When you encounter an item that's smaller than what's already been written out (so it can't be written to the current run) you leave the value at the top of memory, and your current heap shrinks by one item.

When your current heap is empty, you then repeat the process: build a heap of the values you read in and left at the top of memory, and start writing out the next run, reading in the next value, inserting it if possible, etc.

Assuming your input is in random order, this will typically let you approximately double the length of the intermediate runs, so you only need to do approximately half as many merge steps.

It's pretty common, however, to have input that already contains some runs of numbers in sorted order. When/if that happens, this lets you take advantage of that preexisting ordering to improve performance (to the point that if the input was already fully sorted, this will "recognize" that, and produce the fully sorted output in a single cycle of copying input to output, and it's done.

Do you really need a merge sort?

100 million integers of 4 bytes each occupy a little less than 400 megabytes of RAM. Even a fairly obsolete machine will now typically have at least 4 gigabytes of RAM, so if you just read the whole input into memory, sorted it, and wrote it out, you'd only use about 10% of the available memory. Even my semi-obsolescent (3 years old) cell phone has 3 gigabytes of RAM, so even in that case this strategy is can be entirely reasonable.

To really justify using a merge sort, we just about need to write a much more generalized sort program that can actually be used on inputs that exceed available memory. If you really do need a merge sort, my advice would be to generalize it to at least some degree--if you stick to only storing 25 million items in memory at once, that's fine--but at least process those until you reach the end of input, rather than blindly assuming there can only be 4 of them.

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    \$\begingroup\$ Writting\n instead of endl, speed up sorting 3 times - from 1000s to 350s Thanks for advice :) \$\endgroup\$ – Adrian Jun 21 '17 at 14:52
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    \$\begingroup\$ @Adrian Calling std::ios::sync_with_stdio(false); at the start of your program can also make a huge difference in some cases. \$\endgroup\$ – Viktor Dahl Jun 21 '17 at 18:57
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    \$\begingroup\$ @ViktorDahl That only applies when using std::cin and std::cout here we are using files std::ifstream and std::ofstream. \$\endgroup\$ – Martin York Jun 21 '17 at 19:08
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    \$\begingroup\$ Re 400 megabytes being small: boy have things changed since Knuth! \$\endgroup\$ – JDługosz Jun 22 '17 at 5:38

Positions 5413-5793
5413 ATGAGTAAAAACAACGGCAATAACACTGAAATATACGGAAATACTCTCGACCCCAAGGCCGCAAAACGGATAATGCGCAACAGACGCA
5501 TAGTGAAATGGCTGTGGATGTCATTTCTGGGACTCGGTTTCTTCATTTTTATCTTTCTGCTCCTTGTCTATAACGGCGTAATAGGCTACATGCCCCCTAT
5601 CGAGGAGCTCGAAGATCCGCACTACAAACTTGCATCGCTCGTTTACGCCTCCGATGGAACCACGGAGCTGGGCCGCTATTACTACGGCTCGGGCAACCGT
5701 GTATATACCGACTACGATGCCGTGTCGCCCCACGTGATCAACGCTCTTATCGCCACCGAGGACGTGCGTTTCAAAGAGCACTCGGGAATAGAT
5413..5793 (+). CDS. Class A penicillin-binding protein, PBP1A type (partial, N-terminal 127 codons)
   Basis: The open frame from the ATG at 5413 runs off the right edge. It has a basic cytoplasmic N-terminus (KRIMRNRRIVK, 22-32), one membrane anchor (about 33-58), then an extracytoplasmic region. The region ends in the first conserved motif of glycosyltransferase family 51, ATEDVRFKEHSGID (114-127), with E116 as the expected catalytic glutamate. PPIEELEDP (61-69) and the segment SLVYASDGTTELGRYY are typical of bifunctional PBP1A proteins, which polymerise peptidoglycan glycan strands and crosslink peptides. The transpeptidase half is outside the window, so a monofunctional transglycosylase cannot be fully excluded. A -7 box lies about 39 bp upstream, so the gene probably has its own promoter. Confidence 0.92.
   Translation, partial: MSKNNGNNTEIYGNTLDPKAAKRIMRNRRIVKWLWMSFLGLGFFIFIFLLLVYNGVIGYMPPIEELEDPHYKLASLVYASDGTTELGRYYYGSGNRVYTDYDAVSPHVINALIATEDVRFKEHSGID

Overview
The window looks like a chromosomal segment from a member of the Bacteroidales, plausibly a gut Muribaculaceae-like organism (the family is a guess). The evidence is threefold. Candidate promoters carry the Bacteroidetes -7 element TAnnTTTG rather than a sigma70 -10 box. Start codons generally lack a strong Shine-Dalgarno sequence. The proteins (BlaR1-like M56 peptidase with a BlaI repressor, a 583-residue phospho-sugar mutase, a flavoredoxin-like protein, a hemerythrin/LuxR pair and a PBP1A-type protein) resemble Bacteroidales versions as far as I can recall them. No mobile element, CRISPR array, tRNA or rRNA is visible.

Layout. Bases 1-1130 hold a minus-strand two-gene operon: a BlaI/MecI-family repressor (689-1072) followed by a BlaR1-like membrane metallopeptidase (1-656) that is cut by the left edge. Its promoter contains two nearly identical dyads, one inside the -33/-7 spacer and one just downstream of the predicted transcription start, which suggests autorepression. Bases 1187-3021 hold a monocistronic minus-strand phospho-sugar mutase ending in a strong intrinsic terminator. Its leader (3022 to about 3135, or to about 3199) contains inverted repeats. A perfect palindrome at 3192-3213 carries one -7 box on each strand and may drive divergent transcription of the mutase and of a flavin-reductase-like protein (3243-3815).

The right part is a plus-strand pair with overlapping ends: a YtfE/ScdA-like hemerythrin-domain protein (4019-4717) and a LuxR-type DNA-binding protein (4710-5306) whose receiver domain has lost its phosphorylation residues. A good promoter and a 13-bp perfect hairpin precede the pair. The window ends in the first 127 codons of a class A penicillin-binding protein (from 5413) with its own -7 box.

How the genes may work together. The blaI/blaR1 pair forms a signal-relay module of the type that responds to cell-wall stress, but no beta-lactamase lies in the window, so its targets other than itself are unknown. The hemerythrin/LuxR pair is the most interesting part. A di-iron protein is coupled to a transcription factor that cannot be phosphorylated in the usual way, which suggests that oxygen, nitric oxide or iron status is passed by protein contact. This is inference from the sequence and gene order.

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    \$\begingroup\$ As to why \n vs. endl is important: the latter flushes the output stream, which forces frequent communication to the disk/network/what-have-you. These other mediums are much slower than memory writes, which is the cause of program slowdown. \$\endgroup\$ – apnorton Jun 22 '17 at 18:19
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  1. Don't use using namespace std; in global scope, that's a bad habit to get into. If you really dislike writing std:: over and over again then put it in function scope where needed. But even then avoid importing whole namespaces and instead only import the specific identifiers.

  2. Indentation isn't consistent, this may be a copy-paste error but it is distracting.

  3. Check the upper bound on the numbers. If it is less than 2 billion (2,000,000,000) then you can use int as the vector type, halving the memory requirement.

  4. Why use the globals for the vector, line, filename, etc.? There is no need for that at all.

  5. reserve() the vector so it doesn't need to reallocate.

  6. Don't store the numbers inside the temp files as text. Parsing text is slower than reading bytes.

  7. Don't use endl; that will force a flush to the output when it doesn't need to happen. Instead just write the \n.

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    \$\begingroup\$ wow, I didnt know that just simply write \n instead of endl, will speed up sorting for 3 times... Thanks for advice :) \$\endgroup\$ – Adrian Jun 21 '17 at 14:51
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    \$\begingroup\$ While doing using namespace std; later or in an enclosing scope limits the lines over which the damage is spread, that doesn't make it ok. Did you perchance mean to recommend using std::symbol;? \$\endgroup\$ – Deduplicator Jun 21 '17 at 19:49
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Use your knowledge of the domain

You may be able to compare numbers without parsing them, by working with strings instead. First compare the sign characters (if present), then skip leading zeros, then compare the length of the significant part, and only then perform a (string) comparison.

You may be able to omit some of the above steps if you know that the numbers never have leading zeros, or are always the same sign - take advantage of the constraints you know!

If you know the maximum length of a line, you may be able to read into a fixed-size char array instead of a string in the merge phase.

Know your standard library

Instead of reimplementing merge, why not use std::merge() from <algorithm>? You need suitable input and output iterators, but those are easy to arrange.